We are closely watching several district types designed to control the House of Representatives. As part of the CBS News / YouGov 2018 Battleground Tracker, we have identified competing home-coastal races that survey voters across the country, and then use the statistical model to evaluate each congressional race and estimate how much space each side prefers to win. We have organized these areas in groups based on their demographics, voting history and opportunities to beat.
Less than a week before the day of election, here are the groups of districts to be visited, as well as a few illustrative races in each group.
CA 45, CA 48, CA 49, CO 6, GA 6, IL 6, KS 3, MI 11, MN 3, NE 2, NJ 7, NJ 11, OH 12, PA 1, TX 7, TX 32, VA 10
This large group of affluent, suburban districts is crucial for the Democrats to repeat the House. Although these districts were all elected as Republicans in 2016, they cast a majority vote for President Hillary Clinton (her average vote is 51%). On average, 46% of the population are educated in college, a group that has been largely opposed to the Democrats this year. According to our model, most scenarios, from which the democrats take the house, also win them in several competitions.
CO 6: Republicans believe that some powerful historic companies, such as GOP Rep. Mike Coffman, is able to impose national storms, experiencing difficult elections and retaining the image of a partisan policy in their areas. However, Coffman is opposed to well-funded opponent Jason Krow, Aurora District, where Hillary Clinton carried 10 points. It looks like a pretty tough storm of Republicans to come here.
GA 6: The Republicans proved that they could hold one of the most educated districts in the country when Karen Hendel won the special election of the last year's house in the 6th congress district of Georgia. The Republicans have to prove that they can continue to hold such positions for two years, Donald Trump, during the presidency, and this time, when the competition is no longer the focus of the state.
Blue neck or field
AR 2, IA 1, IL 12, KS 2, ME 2, NY 22, PA 8, PA 10, WA 3, WA 5, WV 3
Donald Trump was mostly made up of white, working districts in 2016, often with high profits (his average vote: 58 percent). Democrats have begun in these districts recent special electionsdamaging their hopes for flipping up some this year (although they only really got one House specific in Pennsylvania). Although in most of these races Republicans are favored, some of them look like completely abandoned.
IA 1: Whilst White, Working Group Elections Flocked to Trump 2016, Democrats believe that the right candidate can win them back. Barack Obama took over Iowa 1st congress district in 2012, but the area later turned to Trump. National rep Abby Finkenauer, the pipefitter welder's daughter, believes her local roots and workgroup support will help her win the historic Rod Blum. Indeed, these races are likely to shift from Republicans to democracy in the middle of this group.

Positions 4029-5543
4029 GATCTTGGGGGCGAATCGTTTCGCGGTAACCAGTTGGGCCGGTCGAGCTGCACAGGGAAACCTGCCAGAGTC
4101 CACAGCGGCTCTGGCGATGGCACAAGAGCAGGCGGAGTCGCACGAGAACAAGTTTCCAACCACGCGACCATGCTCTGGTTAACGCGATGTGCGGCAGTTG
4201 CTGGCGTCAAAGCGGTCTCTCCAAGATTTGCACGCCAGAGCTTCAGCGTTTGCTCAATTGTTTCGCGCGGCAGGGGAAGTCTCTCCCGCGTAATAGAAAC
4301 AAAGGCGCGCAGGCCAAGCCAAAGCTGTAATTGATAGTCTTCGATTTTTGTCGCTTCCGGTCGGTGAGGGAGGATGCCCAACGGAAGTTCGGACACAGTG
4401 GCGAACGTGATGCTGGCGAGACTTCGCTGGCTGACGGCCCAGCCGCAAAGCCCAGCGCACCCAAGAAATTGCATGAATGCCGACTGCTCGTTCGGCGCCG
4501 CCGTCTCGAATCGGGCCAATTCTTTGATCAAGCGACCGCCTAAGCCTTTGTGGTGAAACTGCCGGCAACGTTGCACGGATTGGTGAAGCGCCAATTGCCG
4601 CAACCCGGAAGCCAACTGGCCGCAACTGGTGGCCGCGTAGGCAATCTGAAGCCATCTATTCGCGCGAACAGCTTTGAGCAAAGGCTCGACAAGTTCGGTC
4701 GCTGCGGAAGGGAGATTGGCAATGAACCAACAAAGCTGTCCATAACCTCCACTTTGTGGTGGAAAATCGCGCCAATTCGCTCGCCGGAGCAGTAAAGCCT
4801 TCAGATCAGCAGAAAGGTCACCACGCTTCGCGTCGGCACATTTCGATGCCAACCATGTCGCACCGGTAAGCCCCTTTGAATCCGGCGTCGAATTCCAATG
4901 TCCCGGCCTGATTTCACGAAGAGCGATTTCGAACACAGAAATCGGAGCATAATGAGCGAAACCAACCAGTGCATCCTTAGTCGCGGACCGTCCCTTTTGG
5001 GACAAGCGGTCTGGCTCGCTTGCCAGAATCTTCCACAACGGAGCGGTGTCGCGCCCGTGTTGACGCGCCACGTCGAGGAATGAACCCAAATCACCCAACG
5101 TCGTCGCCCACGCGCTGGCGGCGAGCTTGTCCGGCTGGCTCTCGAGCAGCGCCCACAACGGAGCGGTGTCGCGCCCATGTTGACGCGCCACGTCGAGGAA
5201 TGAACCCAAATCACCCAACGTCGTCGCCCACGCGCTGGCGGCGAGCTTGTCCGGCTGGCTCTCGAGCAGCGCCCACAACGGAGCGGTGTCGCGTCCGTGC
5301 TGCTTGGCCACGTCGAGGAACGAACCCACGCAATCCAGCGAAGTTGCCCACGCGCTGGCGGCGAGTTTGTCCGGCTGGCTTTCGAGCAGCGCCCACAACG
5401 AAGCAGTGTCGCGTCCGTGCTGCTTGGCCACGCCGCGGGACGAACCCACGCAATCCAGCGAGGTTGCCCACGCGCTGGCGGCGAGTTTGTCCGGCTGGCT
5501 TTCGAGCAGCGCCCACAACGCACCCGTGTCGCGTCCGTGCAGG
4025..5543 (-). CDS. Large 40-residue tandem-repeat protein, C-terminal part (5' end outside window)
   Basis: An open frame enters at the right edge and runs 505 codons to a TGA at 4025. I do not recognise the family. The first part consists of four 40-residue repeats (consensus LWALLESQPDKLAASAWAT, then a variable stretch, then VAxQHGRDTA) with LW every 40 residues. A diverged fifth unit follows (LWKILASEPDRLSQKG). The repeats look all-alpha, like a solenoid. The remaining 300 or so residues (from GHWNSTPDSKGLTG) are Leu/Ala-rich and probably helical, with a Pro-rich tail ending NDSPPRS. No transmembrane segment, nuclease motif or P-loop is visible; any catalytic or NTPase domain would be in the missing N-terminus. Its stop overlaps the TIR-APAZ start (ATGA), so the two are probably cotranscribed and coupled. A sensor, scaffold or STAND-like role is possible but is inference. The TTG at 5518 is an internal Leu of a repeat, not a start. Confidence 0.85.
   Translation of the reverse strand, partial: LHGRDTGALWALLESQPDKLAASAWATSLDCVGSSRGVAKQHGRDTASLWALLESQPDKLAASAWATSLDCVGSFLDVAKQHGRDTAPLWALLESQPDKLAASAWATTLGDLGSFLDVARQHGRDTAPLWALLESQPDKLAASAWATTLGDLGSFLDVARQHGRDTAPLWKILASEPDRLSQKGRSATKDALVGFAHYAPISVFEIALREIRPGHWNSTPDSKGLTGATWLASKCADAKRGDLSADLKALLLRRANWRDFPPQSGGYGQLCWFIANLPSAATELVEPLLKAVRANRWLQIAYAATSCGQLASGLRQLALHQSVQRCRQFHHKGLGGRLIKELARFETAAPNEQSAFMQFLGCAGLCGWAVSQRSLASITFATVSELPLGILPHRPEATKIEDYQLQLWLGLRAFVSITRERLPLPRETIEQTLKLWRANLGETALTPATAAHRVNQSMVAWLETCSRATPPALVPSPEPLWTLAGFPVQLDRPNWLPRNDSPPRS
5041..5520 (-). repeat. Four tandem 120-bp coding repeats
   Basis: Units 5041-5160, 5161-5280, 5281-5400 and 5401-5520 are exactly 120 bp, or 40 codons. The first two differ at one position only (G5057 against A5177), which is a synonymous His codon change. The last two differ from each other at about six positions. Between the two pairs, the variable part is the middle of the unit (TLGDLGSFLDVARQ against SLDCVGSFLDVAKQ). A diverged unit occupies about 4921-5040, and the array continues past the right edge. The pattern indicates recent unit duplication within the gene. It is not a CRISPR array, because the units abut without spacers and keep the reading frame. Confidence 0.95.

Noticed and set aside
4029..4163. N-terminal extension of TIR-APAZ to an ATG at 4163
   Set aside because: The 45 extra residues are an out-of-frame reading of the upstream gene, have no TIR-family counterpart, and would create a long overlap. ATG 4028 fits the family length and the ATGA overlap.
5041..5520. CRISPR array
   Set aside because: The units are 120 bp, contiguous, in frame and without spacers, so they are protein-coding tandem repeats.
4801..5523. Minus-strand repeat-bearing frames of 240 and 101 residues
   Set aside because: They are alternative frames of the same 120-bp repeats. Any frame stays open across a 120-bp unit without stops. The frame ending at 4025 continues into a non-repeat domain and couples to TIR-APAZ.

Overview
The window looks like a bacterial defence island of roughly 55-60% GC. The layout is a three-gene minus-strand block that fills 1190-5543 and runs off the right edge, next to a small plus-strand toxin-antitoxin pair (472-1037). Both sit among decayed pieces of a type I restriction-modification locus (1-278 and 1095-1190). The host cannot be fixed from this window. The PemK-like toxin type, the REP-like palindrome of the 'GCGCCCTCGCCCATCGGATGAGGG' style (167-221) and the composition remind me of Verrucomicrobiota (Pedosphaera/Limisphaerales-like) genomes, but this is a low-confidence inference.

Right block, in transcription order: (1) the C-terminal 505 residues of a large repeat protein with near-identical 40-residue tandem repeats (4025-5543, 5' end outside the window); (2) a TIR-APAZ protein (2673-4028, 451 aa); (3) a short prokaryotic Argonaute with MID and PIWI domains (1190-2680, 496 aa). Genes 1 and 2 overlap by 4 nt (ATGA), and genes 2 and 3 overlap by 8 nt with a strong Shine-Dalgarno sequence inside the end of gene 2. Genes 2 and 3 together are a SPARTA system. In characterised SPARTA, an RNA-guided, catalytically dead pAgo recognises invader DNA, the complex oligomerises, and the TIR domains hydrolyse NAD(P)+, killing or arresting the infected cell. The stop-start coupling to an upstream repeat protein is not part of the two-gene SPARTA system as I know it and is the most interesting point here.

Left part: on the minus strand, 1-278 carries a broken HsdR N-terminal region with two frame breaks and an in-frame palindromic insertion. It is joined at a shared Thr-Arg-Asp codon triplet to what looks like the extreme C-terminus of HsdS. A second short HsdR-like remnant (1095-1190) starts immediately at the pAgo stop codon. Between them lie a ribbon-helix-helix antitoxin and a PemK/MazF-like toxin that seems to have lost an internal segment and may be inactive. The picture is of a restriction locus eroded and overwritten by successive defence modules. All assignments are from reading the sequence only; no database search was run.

KS 2: Sam Brownback is no longer a governor, but he has left a legacy that has become a bit of a headache for a Kansas republican. Democrat Paul Davis previously nominated District 2 (when he lost the 2014 Governor's Race). He is now acting rep. Lynn Jenkins has just opened a seat against Republican Steve Watkins, who is in the press to stay in hot water supply.
Impact of ethnic minorities
CA 10, CA 21, CA 25, CA 39, FL 26, FL 27, NM 2, TX 23
These are places with a large minority population, especially Latino (which accounts for 47% of the district's population on average). Most are the majority of minority areas that Hillary Clinton took over. The big question is whether Latino and other unscrupulous voters do not meet the historic medium-term models and turn out to be large enough to turn these seats from red to blue.
CA 21: Despite the fact that he acts as a Democrat in the constituency of the constituency of majority minorities, brought by Hillary Clinton, T.J. Coke is disobedient to his rivals against Republican Repo David Valadao. Cox has started as a local employee and believes he will have the resources to drive out the incumbent, but there are better opportunities for Democrats elsewhere in this group and in California.
CA 39: On paper California, area 39 should be a lightweight Democrat victory: it's an open seat in a racist, diverse, suburban area, driven by Hillary Clinton. However, Republican candidate Young Kim, who was born in Korea and earlier worked with a visiting GOP Rep. Ed Royce has led a strong campaign and kept in touch with the prominent Asian and American community. Meanwhile, Democrat Gil Cisneros came out of the front with some bumps and bumps, although he is also the winner of the lottery who can get into his personal possessions before the election day.